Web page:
Not without importance to Warsaw’s office market is the United Kingdom’s departure from the European Union. After the Brexit announcement, Warsaw’s office buildings emerged on the radar of businesses from the West, considering Poland as a potential destination for relocating part of their operations.
Two decades of cooperation
The development of Warsaw’s office market is closely intertwined with the appearance of professional advisory firms in Poland, which have been playing a vital role here since the very beginning. Over 20 years, however, the range of their activities has changed profoundly.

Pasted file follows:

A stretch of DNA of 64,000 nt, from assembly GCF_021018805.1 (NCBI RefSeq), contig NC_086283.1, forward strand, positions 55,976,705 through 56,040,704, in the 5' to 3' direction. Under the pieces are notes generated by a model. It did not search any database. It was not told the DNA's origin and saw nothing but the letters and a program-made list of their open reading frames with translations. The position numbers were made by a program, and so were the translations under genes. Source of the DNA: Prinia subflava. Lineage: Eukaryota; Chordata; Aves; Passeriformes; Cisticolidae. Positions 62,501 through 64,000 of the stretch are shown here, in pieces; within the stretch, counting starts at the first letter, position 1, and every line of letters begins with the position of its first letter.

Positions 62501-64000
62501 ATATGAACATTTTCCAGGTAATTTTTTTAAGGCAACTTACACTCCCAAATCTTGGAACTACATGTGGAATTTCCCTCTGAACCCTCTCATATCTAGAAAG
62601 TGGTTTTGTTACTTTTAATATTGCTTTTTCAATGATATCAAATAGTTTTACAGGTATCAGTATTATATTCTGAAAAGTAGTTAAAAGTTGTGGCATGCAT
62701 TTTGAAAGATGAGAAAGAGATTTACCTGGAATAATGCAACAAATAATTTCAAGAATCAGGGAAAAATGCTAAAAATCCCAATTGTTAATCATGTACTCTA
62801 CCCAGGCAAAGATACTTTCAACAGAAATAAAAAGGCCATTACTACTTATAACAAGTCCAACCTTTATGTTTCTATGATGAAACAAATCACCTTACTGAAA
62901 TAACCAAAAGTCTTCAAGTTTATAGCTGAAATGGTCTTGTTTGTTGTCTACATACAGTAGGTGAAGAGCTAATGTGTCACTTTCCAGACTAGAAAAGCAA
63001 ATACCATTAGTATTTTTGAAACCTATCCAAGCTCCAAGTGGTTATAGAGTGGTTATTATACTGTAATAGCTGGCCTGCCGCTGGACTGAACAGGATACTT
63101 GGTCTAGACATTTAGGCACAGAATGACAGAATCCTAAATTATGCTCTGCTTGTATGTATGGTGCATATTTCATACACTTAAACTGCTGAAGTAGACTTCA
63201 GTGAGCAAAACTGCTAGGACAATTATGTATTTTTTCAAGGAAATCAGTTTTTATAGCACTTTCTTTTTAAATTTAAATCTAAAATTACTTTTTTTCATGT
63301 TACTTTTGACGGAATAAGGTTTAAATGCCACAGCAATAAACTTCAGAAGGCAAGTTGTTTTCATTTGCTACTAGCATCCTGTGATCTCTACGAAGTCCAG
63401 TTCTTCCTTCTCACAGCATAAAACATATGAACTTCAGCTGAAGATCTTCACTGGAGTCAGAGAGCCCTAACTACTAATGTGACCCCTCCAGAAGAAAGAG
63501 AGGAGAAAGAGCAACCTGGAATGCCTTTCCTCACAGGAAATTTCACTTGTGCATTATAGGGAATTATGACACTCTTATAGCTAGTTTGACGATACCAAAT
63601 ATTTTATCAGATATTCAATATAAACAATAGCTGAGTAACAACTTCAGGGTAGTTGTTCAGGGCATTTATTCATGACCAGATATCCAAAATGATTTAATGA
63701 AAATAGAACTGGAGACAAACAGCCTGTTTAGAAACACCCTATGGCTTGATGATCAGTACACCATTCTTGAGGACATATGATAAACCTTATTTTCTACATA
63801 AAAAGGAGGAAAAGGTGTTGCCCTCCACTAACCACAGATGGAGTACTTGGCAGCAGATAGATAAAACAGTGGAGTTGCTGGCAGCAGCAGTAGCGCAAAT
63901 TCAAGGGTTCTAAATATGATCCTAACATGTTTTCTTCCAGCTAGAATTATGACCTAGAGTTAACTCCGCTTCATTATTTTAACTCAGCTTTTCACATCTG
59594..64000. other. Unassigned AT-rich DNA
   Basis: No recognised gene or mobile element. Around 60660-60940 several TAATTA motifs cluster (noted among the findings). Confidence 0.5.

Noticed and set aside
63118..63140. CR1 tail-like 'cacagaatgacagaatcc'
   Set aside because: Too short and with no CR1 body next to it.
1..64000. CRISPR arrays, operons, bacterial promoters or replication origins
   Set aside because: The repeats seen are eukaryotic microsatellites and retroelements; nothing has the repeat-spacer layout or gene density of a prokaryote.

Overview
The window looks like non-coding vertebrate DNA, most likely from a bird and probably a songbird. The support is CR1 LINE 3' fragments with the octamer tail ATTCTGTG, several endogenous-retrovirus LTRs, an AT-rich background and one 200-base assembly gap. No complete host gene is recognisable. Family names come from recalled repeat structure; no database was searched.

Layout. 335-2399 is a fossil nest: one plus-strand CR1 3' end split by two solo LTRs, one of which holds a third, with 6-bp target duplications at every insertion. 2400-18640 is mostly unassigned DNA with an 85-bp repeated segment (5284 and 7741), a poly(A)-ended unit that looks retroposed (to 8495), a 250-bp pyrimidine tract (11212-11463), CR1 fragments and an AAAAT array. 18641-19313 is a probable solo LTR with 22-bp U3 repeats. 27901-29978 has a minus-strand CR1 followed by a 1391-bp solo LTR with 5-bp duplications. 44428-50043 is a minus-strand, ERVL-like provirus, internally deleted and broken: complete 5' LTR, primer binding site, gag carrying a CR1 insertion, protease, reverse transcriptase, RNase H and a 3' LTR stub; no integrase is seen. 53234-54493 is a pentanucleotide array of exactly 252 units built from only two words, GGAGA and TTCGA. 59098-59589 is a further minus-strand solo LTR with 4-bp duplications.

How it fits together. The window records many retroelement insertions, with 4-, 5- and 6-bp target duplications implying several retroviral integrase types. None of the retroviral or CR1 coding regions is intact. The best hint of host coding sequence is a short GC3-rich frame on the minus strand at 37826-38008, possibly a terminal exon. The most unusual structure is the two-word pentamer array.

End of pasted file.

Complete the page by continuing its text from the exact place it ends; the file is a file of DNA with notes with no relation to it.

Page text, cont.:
“A dozen or so years ago, the commercial real estate market in Poland was completely different than now. It was more difficult to persuade a property owner to lease space to a particular business. This is the other way round now, when tenants have to be persuaded to select a given location. In turn, what those times have in common with today is the need for building long-term relations with clients,” says Paweł Skałba.